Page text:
Hemlock Grove PosterHemlock Grove is the second of Netflix’s original TV shows. Netflix, for those not in the know, is a site for streaming films and TV shows. You pay a monthly fee of £5.99 (UK) and have opened to you a bewildering array of things to watch. As a media addict I’ve been in on it since it came to the UK and they’ve built up an impressive catalogue. What’s more, Netflix has been a massive success in the US for quite some time, so much so that they have achieved the unique position of being able to move from streaming content produced by others to commissioning their own series. The first to be released was House of Cards, an American remake of the British 1990 political drama of the same name. And they will soon be releasing a season of the critically acclaimed Arrested Development, which has gained cult following since being cancelled in 2006.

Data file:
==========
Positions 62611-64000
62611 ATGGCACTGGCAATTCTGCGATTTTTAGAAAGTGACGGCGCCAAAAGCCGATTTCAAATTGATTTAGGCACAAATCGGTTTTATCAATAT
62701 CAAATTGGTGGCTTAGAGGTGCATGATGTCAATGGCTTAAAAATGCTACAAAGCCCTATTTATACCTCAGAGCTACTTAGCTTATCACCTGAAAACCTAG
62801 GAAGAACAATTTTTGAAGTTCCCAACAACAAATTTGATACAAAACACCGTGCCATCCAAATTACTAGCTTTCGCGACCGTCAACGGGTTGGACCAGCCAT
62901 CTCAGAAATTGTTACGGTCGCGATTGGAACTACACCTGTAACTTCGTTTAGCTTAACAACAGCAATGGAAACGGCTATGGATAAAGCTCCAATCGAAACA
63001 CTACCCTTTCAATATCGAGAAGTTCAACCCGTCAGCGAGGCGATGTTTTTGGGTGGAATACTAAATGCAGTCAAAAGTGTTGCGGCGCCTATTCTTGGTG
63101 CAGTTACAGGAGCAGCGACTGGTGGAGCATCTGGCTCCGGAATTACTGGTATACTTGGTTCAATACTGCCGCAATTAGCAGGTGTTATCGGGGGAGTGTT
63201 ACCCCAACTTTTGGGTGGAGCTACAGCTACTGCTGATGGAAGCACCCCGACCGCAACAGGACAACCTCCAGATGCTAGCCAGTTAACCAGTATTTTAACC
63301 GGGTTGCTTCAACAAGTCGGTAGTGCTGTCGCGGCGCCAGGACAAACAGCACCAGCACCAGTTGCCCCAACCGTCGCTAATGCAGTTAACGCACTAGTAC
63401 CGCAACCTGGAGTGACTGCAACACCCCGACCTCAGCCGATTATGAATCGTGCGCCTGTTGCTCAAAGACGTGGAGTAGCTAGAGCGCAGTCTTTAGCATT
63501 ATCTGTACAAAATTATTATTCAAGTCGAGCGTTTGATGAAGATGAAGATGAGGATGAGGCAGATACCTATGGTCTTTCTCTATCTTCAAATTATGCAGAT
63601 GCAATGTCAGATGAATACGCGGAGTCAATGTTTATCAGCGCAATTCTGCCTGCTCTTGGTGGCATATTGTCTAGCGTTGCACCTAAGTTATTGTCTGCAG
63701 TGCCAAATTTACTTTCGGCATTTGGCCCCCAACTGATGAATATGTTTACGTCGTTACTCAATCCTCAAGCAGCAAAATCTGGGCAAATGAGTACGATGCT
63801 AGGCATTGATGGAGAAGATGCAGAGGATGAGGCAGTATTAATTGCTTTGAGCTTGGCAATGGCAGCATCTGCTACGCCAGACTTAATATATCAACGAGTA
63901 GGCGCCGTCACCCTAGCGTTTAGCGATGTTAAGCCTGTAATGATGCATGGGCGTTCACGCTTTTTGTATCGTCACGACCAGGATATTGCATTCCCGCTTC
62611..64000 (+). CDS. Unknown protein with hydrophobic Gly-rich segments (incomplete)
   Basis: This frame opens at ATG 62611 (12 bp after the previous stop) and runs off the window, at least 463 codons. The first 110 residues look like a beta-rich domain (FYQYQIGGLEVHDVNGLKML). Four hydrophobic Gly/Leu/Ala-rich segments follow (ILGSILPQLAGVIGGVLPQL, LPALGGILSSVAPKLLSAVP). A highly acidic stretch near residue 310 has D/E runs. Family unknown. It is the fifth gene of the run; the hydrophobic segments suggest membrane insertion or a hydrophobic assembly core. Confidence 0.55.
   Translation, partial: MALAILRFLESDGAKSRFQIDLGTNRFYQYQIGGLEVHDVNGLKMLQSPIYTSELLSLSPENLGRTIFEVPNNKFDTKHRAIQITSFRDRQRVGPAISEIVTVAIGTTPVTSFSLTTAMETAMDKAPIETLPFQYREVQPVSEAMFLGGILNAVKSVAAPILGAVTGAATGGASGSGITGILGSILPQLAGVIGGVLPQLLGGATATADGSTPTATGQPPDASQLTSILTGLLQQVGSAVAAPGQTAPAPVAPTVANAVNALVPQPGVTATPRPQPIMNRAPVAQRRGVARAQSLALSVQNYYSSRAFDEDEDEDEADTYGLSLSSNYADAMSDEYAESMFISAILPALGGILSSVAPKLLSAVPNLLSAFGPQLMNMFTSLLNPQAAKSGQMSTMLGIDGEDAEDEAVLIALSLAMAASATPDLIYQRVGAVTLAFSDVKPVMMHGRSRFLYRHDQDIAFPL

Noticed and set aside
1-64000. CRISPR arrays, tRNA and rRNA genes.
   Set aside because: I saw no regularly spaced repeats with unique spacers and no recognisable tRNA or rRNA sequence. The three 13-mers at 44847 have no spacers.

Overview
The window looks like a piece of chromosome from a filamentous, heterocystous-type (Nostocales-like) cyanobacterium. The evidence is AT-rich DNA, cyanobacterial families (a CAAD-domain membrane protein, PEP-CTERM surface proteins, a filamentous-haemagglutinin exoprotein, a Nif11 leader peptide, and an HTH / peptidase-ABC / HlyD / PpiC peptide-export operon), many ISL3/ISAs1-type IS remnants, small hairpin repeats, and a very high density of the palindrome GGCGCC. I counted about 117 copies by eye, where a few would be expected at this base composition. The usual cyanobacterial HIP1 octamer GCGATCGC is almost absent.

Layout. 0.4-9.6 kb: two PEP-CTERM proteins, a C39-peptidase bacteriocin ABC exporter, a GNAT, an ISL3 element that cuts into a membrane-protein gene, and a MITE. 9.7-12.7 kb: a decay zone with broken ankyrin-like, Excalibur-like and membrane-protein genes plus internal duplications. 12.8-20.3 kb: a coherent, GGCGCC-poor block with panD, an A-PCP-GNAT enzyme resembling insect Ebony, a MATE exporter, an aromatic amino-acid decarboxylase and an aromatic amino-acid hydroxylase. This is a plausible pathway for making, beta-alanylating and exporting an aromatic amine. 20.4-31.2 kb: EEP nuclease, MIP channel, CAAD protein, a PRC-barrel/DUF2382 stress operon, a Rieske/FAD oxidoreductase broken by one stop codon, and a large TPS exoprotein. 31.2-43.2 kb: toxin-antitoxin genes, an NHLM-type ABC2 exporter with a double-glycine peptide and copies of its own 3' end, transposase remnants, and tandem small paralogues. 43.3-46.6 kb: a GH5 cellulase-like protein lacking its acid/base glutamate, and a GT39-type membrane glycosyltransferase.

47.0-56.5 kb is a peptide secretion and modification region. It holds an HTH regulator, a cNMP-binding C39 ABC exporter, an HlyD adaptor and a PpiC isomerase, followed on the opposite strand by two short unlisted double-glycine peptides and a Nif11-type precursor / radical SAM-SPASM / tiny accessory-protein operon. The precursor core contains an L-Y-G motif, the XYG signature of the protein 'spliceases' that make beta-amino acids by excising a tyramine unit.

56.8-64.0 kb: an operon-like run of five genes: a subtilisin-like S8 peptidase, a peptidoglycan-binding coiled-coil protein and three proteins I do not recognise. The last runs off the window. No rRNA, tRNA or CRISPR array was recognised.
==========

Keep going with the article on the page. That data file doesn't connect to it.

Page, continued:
It’s an incredibly interesting time, and with Hemlock Grove being the first truly original* Netflix programme, and the first with sf/f/h content, I was intrigued. One of the things that Netflix have consciously done differently is to release the whole season at once. The way that streaming allows viewers to watch just as much or as little of a show at once as they like must have revealed to Netflix the shifts in viewing patterns amongst viewers who have come to value the ability to mainline a show, watching episode after episode back to back. Netflix is not a TV channel, necessarily catering to the tastes of a loosely grouped demographic, carefully schedule content. Their audience selects what they are interested in, and whilst I have to wait until Monday for the next Game of Thrones, I can stream the next episode of Hemlock whenever I want.